NASA officials announced Thursday they are now targeting a launch date of October 31, 2021, for the James Webb Space Telescope. This represents a seven-month delay from the previously announced March 2021 date for the $10 billion telescope that will allow scientists to observe deeper into the universe than ever before.
In a teleconference, NASA scientists explained that the latest delay has been driven primarily by the COVID-19 pandemic. Not only have employees at NASA and the telescope’s primary contractor, Northrop Grumman, lost work time—they were working two shifts prior to the onset of the pandemic—the new schedule factors in the potential for additional lost time due to the virus.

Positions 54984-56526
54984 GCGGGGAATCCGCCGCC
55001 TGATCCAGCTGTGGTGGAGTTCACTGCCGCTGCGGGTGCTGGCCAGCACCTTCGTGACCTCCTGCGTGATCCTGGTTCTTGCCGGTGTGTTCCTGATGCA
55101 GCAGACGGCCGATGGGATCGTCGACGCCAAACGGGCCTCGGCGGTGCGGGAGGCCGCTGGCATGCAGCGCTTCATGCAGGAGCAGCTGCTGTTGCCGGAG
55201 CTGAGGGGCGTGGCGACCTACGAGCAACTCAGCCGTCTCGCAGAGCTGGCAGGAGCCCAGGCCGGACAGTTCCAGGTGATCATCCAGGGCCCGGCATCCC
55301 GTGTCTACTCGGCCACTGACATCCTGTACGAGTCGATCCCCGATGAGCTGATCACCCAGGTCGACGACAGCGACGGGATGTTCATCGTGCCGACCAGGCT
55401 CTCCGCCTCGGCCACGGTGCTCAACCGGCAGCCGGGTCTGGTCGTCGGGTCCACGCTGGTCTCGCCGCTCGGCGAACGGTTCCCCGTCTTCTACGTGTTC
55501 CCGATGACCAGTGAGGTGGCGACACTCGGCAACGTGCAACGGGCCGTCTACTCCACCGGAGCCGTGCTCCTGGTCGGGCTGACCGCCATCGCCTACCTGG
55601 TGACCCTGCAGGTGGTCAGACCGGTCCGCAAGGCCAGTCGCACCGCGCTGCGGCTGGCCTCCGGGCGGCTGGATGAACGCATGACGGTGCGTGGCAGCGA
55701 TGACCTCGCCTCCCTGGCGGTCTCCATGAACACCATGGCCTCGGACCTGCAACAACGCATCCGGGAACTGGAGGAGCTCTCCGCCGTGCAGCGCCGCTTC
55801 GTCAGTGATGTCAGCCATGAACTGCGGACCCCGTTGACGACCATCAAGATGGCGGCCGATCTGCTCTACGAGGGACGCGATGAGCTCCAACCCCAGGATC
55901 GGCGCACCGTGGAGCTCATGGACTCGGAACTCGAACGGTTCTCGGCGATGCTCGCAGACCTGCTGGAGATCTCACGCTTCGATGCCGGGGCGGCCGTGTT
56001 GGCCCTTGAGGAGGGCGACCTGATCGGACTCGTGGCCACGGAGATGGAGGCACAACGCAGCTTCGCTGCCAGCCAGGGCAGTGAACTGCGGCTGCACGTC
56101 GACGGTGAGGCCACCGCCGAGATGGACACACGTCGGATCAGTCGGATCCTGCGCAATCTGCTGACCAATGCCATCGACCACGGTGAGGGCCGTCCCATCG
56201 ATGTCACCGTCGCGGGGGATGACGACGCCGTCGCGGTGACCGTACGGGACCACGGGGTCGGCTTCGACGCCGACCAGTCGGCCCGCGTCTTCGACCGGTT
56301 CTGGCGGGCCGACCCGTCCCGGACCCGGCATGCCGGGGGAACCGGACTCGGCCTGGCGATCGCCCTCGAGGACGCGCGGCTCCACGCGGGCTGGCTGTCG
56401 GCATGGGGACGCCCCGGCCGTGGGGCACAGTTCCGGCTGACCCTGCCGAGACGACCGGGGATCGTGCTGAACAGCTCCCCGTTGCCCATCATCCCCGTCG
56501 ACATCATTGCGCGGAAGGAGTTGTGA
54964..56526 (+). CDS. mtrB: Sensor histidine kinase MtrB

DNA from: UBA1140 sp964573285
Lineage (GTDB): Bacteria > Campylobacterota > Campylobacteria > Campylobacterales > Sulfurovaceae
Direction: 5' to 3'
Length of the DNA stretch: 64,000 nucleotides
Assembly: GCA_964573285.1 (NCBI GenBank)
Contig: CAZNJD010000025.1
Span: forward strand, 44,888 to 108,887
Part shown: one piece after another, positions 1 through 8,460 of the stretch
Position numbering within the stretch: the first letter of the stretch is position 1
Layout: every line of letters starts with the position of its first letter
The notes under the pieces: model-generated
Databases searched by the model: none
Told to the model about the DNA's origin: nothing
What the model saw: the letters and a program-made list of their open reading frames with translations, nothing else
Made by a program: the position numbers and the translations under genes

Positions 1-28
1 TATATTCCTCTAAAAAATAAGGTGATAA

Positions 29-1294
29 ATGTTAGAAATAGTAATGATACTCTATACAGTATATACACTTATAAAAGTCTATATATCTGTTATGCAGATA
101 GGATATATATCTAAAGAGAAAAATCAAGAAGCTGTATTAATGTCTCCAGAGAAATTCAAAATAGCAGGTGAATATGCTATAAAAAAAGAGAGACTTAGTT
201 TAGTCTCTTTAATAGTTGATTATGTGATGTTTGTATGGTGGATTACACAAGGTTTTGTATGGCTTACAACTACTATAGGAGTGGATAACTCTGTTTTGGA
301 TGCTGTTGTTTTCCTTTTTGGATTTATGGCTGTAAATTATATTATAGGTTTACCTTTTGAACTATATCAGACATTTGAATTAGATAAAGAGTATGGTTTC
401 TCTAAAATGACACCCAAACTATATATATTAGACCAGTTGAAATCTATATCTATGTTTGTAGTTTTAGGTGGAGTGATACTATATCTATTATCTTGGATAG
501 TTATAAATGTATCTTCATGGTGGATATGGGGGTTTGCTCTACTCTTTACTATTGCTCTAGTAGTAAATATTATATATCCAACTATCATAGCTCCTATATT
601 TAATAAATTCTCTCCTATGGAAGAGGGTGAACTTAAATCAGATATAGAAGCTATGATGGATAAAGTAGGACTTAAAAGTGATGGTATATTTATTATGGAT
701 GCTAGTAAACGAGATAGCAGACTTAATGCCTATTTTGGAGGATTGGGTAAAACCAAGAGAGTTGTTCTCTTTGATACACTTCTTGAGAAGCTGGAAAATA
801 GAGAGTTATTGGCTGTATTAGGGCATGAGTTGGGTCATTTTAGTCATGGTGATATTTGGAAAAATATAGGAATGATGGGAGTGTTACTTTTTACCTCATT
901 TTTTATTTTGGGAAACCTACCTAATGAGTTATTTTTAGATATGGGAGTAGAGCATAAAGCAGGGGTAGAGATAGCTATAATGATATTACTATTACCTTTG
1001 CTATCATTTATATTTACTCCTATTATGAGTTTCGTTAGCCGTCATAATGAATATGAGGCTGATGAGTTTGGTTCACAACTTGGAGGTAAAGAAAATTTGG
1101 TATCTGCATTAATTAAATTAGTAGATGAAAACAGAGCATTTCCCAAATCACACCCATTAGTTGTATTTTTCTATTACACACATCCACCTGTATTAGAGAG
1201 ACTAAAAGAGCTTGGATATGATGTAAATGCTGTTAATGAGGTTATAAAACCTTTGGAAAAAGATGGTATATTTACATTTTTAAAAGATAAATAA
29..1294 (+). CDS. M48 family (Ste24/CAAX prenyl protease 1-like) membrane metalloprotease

Because of the additional margin in the schedule, the NASA officials expressed confidence in the new date. “We’re not expecting to go beyond October 31st,” said Gregory Robinson, NASA’s Webb program director.